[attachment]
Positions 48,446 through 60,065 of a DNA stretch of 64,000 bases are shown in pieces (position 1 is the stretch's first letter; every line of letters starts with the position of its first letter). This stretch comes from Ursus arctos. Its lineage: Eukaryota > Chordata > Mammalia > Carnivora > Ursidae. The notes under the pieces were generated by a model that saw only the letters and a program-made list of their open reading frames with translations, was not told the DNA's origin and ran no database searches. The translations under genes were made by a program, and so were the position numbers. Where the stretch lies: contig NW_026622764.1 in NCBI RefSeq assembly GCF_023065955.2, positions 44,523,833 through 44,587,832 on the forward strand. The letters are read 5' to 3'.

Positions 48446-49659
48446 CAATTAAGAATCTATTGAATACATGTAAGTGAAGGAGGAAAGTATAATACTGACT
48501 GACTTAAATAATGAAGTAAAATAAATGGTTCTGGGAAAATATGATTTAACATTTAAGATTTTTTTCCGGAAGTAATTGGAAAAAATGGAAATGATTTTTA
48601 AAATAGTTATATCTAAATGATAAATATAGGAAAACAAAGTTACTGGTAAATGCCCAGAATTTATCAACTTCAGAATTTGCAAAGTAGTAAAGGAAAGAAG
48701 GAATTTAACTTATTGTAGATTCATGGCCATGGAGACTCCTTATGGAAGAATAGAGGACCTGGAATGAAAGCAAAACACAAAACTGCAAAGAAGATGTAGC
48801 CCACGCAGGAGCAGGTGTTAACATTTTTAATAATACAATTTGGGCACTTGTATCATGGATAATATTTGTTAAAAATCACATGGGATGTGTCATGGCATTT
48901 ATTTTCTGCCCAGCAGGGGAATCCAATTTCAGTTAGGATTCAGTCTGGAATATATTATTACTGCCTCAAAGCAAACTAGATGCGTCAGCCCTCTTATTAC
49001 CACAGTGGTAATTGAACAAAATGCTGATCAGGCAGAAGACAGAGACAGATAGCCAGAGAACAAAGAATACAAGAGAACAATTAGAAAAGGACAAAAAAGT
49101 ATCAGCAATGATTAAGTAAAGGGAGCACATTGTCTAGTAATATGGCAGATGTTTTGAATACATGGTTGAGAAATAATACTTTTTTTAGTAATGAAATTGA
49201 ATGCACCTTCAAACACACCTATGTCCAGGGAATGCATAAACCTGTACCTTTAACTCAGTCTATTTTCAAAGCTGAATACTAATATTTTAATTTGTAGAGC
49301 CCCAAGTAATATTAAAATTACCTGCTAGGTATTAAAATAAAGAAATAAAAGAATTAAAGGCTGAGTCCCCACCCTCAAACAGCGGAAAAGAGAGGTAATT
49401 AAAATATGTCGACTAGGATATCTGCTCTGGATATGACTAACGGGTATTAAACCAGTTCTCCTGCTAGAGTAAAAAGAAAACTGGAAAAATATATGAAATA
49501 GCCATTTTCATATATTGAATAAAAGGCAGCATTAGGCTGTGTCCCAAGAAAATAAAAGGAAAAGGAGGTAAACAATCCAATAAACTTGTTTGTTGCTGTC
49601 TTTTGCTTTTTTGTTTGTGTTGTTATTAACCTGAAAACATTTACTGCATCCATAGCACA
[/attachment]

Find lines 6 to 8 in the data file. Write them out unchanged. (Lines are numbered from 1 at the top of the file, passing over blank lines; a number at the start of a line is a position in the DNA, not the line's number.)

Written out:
48701 GAATTTAACTTATTGTAGATTCATGGCCATGGAGACTCCTTATGGAAGAATAGAGGACCTGGAATGAAAGCAAAACACAAAACTGCAAAGAAGATGTAGC
48801 CCACGCAGGAGCAGGTGTTAACATTTTTAATAATACAATTTGGGCACTTGTATCATGGATAATATTTGTTAAAAATCACATGGGATGTGTCATGGCATTT
48901 ATTTTCTGCCCAGCAGGGGAATCCAATTTCAGTTAGGATTCAGTCTGGAATATATTATTACTGCCTCAAAGCAAACTAGATGCGTCAGCCCTCTTATTAC